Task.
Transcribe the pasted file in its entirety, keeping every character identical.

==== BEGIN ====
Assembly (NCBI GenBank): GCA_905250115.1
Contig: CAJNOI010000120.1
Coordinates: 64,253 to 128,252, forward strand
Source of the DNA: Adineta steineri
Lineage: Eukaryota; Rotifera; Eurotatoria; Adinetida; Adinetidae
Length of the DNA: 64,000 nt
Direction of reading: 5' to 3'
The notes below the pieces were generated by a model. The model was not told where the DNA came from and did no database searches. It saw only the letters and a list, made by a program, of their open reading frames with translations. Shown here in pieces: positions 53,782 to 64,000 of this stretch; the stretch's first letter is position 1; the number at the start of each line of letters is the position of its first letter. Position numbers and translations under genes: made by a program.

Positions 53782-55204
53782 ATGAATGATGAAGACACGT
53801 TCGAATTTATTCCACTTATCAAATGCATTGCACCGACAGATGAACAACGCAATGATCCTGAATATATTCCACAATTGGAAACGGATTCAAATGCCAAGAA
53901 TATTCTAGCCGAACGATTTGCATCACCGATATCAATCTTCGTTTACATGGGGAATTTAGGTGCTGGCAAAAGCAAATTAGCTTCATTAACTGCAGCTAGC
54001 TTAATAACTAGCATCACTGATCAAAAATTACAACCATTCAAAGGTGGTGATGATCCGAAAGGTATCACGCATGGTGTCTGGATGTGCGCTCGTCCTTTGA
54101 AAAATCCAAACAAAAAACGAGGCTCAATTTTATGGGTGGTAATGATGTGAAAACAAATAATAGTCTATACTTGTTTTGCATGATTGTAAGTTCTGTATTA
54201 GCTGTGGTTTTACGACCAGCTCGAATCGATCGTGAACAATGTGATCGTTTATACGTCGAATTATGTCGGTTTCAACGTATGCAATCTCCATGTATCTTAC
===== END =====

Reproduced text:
Assembly (NCBI GenBank): GCA_905250115.1
Contig: CAJNOI010000120.1
Coordinates: 64,253 to 128,252, forward strand
Source of the DNA: Adineta steineri
Lineage: Eukaryota; Rotifera; Eurotatoria; Adinetida; Adinetidae
Length of the DNA: 64,000 nt
Direction of reading: 5' to 3'
The notes below the pieces were generated by a model. The model was not told where the DNA came from and did no database searches. It saw only the letters and a list, made by a program, of their open reading frames with translations. Shown here in pieces: positions 53,782 to 64,000 of this stretch; the stretch's first letter is position 1; the number at the start of each line of letters is the position of its first letter. Position numbers and translations under genes: made by a program.

Positions 53782-55204
53782 ATGAATGATGAAGACACGT
53801 TCGAATTTATTCCACTTATCAAATGCATTGCACCGACAGATGAACAACGCAATGATCCTGAATATATTCCACAATTGGAAACGGATTCAAATGCCAAGAA
53901 TATTCTAGCCGAACGATTTGCATCACCGATATCAATCTTCGTTTACATGGGGAATTTAGGTGCTGGCAAAAGCAAATTAGCTTCATTAACTGCAGCTAGC
54001 TTAATAACTAGCATCACTGATCAAAAATTACAACCATTCAAAGGTGGTGATGATCCGAAAGGTATCACGCATGGTGTCTGGATGTGCGCTCGTCCTTTGA
54101 AAAATCCAAACAAAAAACGAGGCTCAATTTTATGGGTGGTAATGATGTGAAAACAAATAATAGTCTATACTTGTTTTGCATGATTGTAAGTTCTGTATTA
54201 GCTGTGGTTTTACGACCAGCTCGAATCGATCGTGAACAATGTGATCGTTTATACGTCGAATTATGTCGGTTTCAACGTATGCAATCTCCATGTATCTTAC